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Why 'folklore'? Seeking for belonging and identities 
Daniela Stavelova (Institute of Ethnology of the Czech Academy of Sciences)
Rebeka Kunej (ZRC SAZU)
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Daniela Stavelova (Institute of Ethnology of the Czech Academy of Sciences)
Marjeta Pisk (ZRC SAZU)
Zita Skorepova (Institute of Ethnology CAS)
Thursday 8 June, -, -, -
Time zone: Europe/Prague

Short Abstract:

The panel will deal with the way how the past and elements of vernacular culture are (re)interpreted and (re)invented in contemporary society. We invite scholars to discuss how folklore is used to create safe place in today's uncertain world.

Long Abstract:

In uncertain times, the question of "return to the roots" becomes attractive. How are the elements of vernacular culture used for a cultural life and for social communication, and to what extent are these elements transformed by contemporary users? The past in the present takes on new authentic forms and connects organically with current ones. At the same time, even at the beginning of the third millennium, the folklore revival is not a simple and unambiguous activity and that it takes place in a network of cultural and political tendencies.

In contrast with the folklore movement of the second half of the 20th century (Stavělová, Buckland 2018; Bithell, Hill 2014), there is a clear shift within the presentational / participatory polarity. The environment of these activities is changing, and they take place not only as a part of the activities of folklore ensembles and associated events (festivals, competitions, etc.) but in connection with newly established events. Cultural memory plays a role here, which is characterized by its selectivity and purposefulness.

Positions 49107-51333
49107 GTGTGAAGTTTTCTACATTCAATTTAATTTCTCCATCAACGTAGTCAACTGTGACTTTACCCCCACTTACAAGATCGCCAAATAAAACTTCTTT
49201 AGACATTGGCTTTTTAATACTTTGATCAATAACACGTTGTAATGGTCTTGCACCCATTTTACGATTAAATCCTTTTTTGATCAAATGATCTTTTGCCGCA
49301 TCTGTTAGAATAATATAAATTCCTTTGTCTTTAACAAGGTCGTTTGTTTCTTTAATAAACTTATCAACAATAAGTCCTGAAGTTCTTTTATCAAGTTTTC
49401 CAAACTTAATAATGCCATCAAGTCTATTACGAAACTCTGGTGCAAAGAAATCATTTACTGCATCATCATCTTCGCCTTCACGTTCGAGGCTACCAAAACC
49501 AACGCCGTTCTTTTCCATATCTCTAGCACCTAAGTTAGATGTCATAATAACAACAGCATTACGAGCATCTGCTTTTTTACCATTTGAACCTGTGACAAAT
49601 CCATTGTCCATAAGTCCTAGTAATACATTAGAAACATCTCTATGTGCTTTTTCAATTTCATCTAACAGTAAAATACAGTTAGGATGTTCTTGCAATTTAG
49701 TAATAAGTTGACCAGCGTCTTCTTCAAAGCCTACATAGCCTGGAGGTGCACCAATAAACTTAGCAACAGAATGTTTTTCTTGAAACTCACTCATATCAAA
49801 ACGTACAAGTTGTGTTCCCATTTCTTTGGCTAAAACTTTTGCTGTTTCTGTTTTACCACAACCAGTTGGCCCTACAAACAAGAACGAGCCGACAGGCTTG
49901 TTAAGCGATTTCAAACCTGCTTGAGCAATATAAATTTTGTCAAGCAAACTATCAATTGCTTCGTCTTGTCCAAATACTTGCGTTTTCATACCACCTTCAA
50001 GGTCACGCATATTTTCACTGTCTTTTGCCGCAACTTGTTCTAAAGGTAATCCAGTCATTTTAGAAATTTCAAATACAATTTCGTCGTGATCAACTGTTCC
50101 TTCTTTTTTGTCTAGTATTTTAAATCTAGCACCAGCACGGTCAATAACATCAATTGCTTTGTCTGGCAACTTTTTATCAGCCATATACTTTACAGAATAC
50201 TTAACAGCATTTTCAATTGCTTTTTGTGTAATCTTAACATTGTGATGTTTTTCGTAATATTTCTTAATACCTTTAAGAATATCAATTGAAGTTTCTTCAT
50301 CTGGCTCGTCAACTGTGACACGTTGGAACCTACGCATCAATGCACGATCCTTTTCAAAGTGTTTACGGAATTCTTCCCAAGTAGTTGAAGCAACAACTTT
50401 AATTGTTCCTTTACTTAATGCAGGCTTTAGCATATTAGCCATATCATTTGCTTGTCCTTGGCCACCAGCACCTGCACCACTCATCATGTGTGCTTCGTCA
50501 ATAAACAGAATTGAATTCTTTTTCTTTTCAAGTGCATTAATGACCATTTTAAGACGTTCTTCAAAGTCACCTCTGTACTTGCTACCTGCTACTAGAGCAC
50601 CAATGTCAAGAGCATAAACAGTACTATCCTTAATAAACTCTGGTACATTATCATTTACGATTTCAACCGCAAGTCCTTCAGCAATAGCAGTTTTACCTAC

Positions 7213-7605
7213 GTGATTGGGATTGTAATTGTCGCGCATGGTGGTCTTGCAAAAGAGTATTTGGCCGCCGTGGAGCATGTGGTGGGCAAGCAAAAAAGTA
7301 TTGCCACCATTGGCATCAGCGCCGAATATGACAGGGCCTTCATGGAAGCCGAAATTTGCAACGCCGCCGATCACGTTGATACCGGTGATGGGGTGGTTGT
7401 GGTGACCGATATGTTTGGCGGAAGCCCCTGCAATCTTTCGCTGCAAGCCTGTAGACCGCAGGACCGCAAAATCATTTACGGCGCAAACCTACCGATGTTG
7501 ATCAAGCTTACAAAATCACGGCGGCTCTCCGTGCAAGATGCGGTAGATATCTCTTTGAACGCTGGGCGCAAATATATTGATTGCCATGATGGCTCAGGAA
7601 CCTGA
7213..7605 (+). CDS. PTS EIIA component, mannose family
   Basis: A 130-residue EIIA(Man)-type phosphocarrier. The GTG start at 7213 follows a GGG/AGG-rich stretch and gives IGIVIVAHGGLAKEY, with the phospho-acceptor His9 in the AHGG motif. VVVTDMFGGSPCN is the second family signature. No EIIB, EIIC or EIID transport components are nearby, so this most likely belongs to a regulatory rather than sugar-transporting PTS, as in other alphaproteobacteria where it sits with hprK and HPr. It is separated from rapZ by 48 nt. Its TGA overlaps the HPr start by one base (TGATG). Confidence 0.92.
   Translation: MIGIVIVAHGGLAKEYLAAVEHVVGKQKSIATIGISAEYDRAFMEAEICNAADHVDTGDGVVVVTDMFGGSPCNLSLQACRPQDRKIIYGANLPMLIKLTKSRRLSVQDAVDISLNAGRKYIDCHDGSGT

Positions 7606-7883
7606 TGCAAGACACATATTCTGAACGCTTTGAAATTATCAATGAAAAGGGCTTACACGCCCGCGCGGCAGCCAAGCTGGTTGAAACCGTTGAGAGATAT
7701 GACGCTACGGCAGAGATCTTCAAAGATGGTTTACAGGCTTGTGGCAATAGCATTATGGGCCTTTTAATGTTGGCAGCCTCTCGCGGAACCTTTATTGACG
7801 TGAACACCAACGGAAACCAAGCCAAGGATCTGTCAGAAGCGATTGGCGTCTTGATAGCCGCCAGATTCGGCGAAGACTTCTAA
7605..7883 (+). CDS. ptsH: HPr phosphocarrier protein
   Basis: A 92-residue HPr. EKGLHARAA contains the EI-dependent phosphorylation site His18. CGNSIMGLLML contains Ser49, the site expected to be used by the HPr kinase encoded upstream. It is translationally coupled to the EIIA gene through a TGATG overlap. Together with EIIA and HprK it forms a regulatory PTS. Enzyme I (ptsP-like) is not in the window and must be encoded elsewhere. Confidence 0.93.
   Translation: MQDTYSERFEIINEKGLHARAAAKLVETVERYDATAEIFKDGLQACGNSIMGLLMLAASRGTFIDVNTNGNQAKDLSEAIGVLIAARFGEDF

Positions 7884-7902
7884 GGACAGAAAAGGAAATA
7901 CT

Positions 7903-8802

The presentations and discussions could be based on Zygmunt Bauman's (2001) idea of seeking safety in an insecure world and the ways of creating community. The panel invites papers addressing for example the role of music, dance, and other practices of the vernacular culture in building the identity and sustainability of a community. The principal questions should include a selection of elements representing different groups in everyday life and a manipulation of these elements in a larger social discourse.

Accepted papers:

Session 1 Thursday 8 June, 2023, -
Session 2 Thursday 8 June, 2023, -
Session 3 Thursday 8 June, 2023, -